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Hospital chiefs say sick people, not GPs, to blame for A&E crisis

Greater numbers of sicker patients have been the main cause of A&E winter pressures and not a lack of seven day GP access, as suggested by the prime minister, hospital chiefs have said.

Just 27% of NHS trust finance directors identified a poor GP access as a major factor contributing to patients attending their hospital, with patient complexity and lack of social care being much bigger issues.

This comes after Theresa May told the national media earlier this year that GPs are ’not providing access that patients need’ with patients suffering and swamping A&E as a result.

GP leaders and members of her own party called for the Prime Minister to apologise for the remark, with many writing to their local practices to thank them for their hard work over winter.

The King’s Fund think-tank’s quarterly monitoring report asked CCG and hospital trust finance directors what was having the biggest impact on A&E pressures in their organisation.

Some 80% of respondents mentioned increased numbers of patients with more complex care needs, 70% mentioned delayed transfers of care to the community, and 61% mentioned increasing demand.

It says these figures show a ‘high degree of agreement over the underlying causes of waiting times in A&E and associated winter pressures’.

It continues: ‘Significantly fewer finance directors point to either access to general practice or a shortage of clinical staff in A&E as key factors.’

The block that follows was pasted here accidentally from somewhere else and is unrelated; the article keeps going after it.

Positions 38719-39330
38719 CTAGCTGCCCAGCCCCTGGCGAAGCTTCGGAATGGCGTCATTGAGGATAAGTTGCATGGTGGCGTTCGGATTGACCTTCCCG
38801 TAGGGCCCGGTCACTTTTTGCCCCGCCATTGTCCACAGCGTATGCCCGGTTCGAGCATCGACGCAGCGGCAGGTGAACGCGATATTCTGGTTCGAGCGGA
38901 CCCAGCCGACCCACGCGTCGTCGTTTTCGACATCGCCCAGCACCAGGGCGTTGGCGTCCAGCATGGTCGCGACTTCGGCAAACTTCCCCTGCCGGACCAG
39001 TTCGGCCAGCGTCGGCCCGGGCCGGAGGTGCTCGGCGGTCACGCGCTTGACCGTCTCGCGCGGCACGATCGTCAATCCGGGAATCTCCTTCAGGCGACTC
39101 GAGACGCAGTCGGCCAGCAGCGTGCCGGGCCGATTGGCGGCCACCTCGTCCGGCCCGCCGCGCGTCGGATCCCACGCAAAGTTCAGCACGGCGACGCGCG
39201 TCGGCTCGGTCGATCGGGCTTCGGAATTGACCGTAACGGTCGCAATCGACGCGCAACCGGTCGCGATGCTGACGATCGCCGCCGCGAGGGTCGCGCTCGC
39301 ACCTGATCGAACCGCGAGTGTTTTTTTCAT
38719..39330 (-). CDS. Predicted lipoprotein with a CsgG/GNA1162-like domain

Other issues identified by the survey include:

  • More than 70 per cent of CCGs invested in more primary care and more community services and established new care pathways to try  to help manage demand.
  • CCG are reporting year-to-date overspends of £437m because of increasingly strict efficiency targets.
  • 63%of CCGs are fairly or very pessimistic about reaching financial balance in 2017/18 – a doubling from this time last year.

Richard Murray, director of policy at The King’s Fund, said it was clear that the deterioration in NHS performance would have been far greater if not for extensive planning and ‘heroic efforts’ of NHS staff.

He added: ‘Our survey suggests the key factor behind [A&E pressures] is that already overstretched hospitals are struggling to cope with rising numbers of patients who are difficult to treat, rather than an influx of people who are unable to get appointments with their GP.’

GPC deputy chair Dr Richard Vautrey told Pulse the report supported the BMA’s concens that ‘millions are being wasted on political projects such as extended hours’ to reduce pressure on A&E without proof they’re effective.

He said: ‘The growing number of frail older patients with complex problems are often the key group that are admitted to hospital for specialist care.

‘There is an urgent need to properly invest in social care and GP services to help support these vulnerable patients in the community. This would be far more beneficial than directing scarce NHS resources towards routine weekend appointments that few people really need.’